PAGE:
Joy Richardson’s legacy in the community includes the construction of the Spirit of the Horse Garden at Campbell Valley Park. file photo

Celebration of Life for Joy Richardson on Sunday

Founder of Langley’s Spirit of the Horse Garden passed away in August

A Celebration of Life will be held for Joy Richardson, a tireless campaigner for Langley’s equestrian community and founder of the Spirit of the Horse Garden in Campbell Valley park.

The event organized by the sport horse community will take place Sunday, Nov. 4 from 1 p.m. to 5 p.m. at the High Point Equestrian Centre at 658 200 St.

It is open to all.

Richardson, a long time Langley equestrienne, passed away in August at the age of 92.

Born Oct. 5, 1925, in Lincolnshire, England, Richardson emigrated to British Columbia in 1957, and in 1969 bought Heritage Stables in Aldergrove. She won many awards with her quarter horses, Hyline Gentry and Hyline Paladin.

Later, after returning to England for several years, she came back to Langley and purchased a small farm near Campbell Valley Park.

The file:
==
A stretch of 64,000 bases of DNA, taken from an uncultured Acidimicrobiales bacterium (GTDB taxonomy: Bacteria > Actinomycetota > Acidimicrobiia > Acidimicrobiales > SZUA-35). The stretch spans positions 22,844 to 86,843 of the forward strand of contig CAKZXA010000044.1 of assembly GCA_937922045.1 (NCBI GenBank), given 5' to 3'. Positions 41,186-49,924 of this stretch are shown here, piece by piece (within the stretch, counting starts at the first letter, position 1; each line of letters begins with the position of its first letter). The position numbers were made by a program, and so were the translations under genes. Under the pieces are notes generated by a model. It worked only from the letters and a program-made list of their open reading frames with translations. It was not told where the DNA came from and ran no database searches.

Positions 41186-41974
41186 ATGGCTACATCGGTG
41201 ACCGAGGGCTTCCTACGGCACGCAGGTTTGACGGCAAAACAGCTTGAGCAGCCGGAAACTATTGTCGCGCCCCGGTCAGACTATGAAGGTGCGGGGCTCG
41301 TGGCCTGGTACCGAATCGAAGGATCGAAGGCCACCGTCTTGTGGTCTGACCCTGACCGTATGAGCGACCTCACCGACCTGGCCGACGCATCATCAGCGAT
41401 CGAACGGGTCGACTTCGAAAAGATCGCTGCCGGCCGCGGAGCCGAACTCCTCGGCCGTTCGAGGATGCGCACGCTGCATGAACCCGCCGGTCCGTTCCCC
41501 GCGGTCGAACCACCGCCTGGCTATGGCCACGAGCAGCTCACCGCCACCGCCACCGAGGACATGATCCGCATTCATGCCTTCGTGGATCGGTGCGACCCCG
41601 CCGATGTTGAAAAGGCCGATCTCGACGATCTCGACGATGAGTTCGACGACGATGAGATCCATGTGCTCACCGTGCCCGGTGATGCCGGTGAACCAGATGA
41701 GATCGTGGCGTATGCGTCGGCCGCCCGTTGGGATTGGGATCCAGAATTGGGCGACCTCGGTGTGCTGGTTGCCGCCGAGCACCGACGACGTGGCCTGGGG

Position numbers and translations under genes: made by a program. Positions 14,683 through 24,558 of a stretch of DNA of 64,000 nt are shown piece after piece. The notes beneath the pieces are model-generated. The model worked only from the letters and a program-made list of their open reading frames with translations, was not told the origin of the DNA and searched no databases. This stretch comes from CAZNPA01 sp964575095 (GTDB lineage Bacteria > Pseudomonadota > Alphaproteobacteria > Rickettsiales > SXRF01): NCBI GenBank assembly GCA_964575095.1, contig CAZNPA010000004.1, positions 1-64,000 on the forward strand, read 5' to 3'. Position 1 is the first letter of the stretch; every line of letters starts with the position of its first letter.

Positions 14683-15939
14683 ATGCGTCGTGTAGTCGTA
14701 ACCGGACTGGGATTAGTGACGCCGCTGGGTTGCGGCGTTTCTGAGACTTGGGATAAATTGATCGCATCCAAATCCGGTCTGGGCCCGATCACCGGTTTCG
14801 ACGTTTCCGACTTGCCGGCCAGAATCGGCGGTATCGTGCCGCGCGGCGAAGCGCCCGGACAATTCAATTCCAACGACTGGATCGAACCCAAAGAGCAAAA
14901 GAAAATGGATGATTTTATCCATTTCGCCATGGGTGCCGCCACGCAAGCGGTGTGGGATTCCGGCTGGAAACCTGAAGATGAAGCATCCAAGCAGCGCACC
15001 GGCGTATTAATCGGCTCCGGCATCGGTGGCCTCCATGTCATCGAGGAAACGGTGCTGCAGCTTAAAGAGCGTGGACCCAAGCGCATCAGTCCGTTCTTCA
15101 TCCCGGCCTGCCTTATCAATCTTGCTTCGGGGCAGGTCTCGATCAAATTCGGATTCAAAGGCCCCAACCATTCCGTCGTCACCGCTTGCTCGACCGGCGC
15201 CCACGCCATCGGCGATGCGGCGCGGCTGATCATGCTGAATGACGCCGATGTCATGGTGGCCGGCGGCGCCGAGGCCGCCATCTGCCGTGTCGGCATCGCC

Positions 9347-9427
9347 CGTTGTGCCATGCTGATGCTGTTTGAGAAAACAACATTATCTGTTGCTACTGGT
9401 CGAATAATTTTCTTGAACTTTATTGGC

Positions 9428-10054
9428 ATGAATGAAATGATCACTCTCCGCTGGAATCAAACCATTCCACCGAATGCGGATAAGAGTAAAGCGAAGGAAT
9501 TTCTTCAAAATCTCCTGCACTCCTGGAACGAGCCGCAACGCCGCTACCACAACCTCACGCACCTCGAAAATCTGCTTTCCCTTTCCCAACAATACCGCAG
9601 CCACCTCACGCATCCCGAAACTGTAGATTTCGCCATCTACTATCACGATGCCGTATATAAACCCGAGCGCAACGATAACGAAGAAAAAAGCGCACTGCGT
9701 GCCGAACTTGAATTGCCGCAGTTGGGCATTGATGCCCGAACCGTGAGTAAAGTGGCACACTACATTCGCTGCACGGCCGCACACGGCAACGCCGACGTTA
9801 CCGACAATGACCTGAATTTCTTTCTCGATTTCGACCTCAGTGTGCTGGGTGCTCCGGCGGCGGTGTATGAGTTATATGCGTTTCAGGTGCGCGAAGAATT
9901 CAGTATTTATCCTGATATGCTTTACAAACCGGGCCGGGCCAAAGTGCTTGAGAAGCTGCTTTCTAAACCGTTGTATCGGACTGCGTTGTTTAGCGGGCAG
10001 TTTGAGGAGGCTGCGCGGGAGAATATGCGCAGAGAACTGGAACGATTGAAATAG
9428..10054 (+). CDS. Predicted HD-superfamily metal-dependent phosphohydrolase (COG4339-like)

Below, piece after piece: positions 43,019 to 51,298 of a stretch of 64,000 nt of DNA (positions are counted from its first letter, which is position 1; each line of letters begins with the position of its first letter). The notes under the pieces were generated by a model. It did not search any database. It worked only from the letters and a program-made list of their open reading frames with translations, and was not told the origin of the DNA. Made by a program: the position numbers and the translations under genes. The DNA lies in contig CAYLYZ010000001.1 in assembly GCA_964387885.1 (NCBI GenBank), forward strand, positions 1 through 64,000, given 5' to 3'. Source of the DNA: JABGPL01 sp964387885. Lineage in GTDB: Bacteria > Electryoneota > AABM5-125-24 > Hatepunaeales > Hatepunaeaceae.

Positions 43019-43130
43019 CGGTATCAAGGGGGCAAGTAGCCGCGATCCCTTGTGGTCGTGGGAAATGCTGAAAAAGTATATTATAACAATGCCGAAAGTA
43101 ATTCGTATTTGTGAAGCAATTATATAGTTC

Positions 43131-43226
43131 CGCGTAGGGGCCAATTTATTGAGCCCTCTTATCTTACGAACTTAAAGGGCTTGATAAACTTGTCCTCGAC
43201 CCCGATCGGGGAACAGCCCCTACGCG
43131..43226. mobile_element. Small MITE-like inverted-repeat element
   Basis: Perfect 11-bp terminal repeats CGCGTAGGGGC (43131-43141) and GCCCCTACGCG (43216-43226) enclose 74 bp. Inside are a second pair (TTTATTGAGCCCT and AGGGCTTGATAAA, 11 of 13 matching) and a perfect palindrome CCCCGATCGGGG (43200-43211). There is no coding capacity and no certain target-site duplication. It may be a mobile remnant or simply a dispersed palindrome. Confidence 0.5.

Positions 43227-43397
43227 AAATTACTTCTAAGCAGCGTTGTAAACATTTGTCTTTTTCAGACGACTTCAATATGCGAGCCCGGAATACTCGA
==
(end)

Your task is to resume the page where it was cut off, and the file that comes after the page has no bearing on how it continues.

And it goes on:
She started up a small boarding business while working to improve the equestrian offerings of Campbell Valley Park, including the creation of the Spirit of the Horse Garden on 208 Street.

The garden, at the official entrance to the park, features the names of over 300 horses and their owners on bronze plaques, resting on a four-foot brick wall.

It has a stone carving of a rearing horse, surrounded with flowers, along with flowers and shrubs in beds throughout the three-quarter acre property.

In 2011 Richardson left Langley and moved to a retirement home in White Rock. That same year, she was presented with a certificate of appreciation for her work on behalf of the Township.

READ MORE: Joy Richardson honoured

Despite leaving her farm, Richardson remained interested in local equine related activities and the welfare of horses.

In 2014, she wrote to the Times to thank the people who work to care for and maintain the Spirit of the Horse garden.

Former Langley Times editor Frank Bucholtz recalled Richardson as “a fascinating character and memorable person — obstinate, passionate and single-minded, but definitely a very representative member of that hard-working generation.

“I enjoyed talking to her about her Second World War experiences in working up close with top British government officials, while she was still in her teens.”

On Aug. 21, Richardson died peacefully in the presence of her son and close friends.

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